Common Investor Mistakes (and How to Avoid Them) Part 1Submitted by Occidental Asset Management, LLC on March 11th, 2013
“Most of the time common stocks are subject to irrational and excessive price fluctuations in both directions as the consequence of the ingrained tendency of most people to speculate or gamble… to give way to hope, fear, and greed… The investor’s chief problem and even his worst enemy is likely to be himself.”
– Benjamin Graham, widely recognized as the father of value investing and mentor to Warren Buffet
Economists, professors of personal finance, and mathematicians have developed complex, statistical models to predict how stocks should be valued, how markets should react to changes in the financial, social, and political environment, and how investors should behave. These traditional finance methods were based on the assumption that investors are rational, markets are efficient, and returns are a function of risk. However, in the wake of the technology bubble and the real estate crisis, financial experts have been forced to acknowledge the terrible flaws in these assumptions. Research in the emerging fields of behavioral finance and financial psychology have confirmed what astute financial historians, such as Benjamin Graham, have long recognized: investors are irrational, markets are inefficient, and returns are influenced by emotion and cognitive biases. Cognitive biases and emotional investing are part of the human condition. However, with some insight and fortitude, we can override these natural impulses and rise above our animal brains. What follows is the first of a three part series on common investor mistakes and how to avoid them:
1. Overconfidence. How good of a driver are you? Are you better than average? Chances are you think you are. Eight out of ten people rate themselves as above average behind the wheel. Obviously, this is a statistical impossibility. In terms of investing, men rate themselves as having more financial knowledge and confidence compared to women. Sorry guys, it turns out that women are better investors. On average, women outperform men by 1% annual return. Why? Overconfidence leads to more trading. More trading leads to more fees. More fees leads to lower returns. A healthy dose of self-doubt, second thoughts, and uncertainty is good for your wallet. I know what you’re thinking: overconfidence is bad, but I really am an above average driver better.
2. Reference point fixation. Shortsighted financial decisions can be made when we are fixated on meaningless reference points. The 52-week high or low of a particular holding. The amount of your initial investment versus your current account balance. The DOW Industrial Average in January 2000. A 40% gain in the S&P 500. The price of your house when you bought it. It is easy to get stuck on a particular number and evaluate your holding’s value, profit or loss inaccurately. For example, the 52-week high of a particular holding is meaningless until you compare it to industry averages. By itself, a 20% gain (or loss) in your portfolio tells you nothing about its performance relative to appropriate benchmarks. A 90% gain from the bottom of the market may still represent a 70% loss from the top. Making decisions based on an emotional attachment to a meaningless reference point without careful consideration of the larger context can be dangerous for your financial health.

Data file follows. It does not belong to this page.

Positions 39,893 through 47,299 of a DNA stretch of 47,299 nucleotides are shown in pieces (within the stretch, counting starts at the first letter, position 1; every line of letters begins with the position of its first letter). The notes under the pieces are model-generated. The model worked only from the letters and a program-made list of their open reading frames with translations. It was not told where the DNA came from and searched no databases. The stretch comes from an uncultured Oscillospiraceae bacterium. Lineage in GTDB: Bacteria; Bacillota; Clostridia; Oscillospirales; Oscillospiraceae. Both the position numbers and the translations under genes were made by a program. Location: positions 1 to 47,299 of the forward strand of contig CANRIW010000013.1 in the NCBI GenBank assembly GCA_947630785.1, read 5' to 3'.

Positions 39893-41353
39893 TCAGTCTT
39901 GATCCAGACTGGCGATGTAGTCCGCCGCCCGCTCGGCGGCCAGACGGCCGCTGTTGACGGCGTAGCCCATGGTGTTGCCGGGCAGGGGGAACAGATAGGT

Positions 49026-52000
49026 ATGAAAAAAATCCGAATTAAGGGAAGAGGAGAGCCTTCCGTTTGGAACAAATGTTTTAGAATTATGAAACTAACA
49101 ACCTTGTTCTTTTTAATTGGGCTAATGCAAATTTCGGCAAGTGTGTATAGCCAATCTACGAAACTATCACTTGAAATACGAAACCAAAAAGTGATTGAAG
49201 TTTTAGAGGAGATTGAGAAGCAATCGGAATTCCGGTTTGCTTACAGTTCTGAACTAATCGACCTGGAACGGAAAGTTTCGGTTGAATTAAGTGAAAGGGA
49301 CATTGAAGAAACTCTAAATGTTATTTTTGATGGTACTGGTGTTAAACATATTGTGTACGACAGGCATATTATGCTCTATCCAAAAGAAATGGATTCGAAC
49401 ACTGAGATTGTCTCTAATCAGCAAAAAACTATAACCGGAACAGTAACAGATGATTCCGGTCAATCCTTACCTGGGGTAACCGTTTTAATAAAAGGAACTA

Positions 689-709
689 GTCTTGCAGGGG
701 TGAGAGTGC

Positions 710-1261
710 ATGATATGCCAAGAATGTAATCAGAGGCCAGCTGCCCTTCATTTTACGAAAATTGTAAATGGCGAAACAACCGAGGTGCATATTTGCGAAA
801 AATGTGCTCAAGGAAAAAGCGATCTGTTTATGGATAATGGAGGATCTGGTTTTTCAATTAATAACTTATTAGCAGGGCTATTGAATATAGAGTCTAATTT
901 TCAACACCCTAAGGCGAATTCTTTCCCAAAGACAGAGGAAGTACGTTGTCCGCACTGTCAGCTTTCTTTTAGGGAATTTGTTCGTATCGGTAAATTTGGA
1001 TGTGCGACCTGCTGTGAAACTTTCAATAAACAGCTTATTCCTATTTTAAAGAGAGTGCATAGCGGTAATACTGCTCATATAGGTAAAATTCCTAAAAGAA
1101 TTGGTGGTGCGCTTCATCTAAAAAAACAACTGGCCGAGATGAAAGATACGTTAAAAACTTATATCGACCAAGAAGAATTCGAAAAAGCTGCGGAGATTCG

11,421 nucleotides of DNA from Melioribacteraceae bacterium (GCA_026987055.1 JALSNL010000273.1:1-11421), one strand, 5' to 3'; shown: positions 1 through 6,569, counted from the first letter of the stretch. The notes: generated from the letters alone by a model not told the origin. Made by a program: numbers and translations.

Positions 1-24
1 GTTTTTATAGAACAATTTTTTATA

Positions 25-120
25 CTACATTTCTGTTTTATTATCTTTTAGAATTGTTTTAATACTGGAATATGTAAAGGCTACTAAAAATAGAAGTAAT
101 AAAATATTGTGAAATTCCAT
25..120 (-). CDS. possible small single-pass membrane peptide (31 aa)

3. Playing with the house’s money. Financial good fortune, such as selling an investment that made money, having a great year in the stock market, or coming into sudden or unexpected money, can make you lose your head. Research shows that people are more likely to double down after a financial success, even though their odds of winning have not increased. As such, they are at significant risk of taking much more risk than they normal would (or should). If we let our exuberance take the reins, we are much more likely to steer ourselves right off a financial cliff.
Dr. Brad Klontz, Psy.D., CFP®, is a financial psychologist, an Associate Professor and Founder of the Financial Psychology Institute at Creighton University Heider College of Business, a Managing Principal of Occidental Asset Management (OCCAM). and co-author of five books on financial psychology, including Mind Over Money: Overcoming the Money Disorders That Threaten Our Financial Health.
You can follow Dr. Klontz on Twitter at @DrBradKlontz.
Copyright © 2016 by Brad Klontz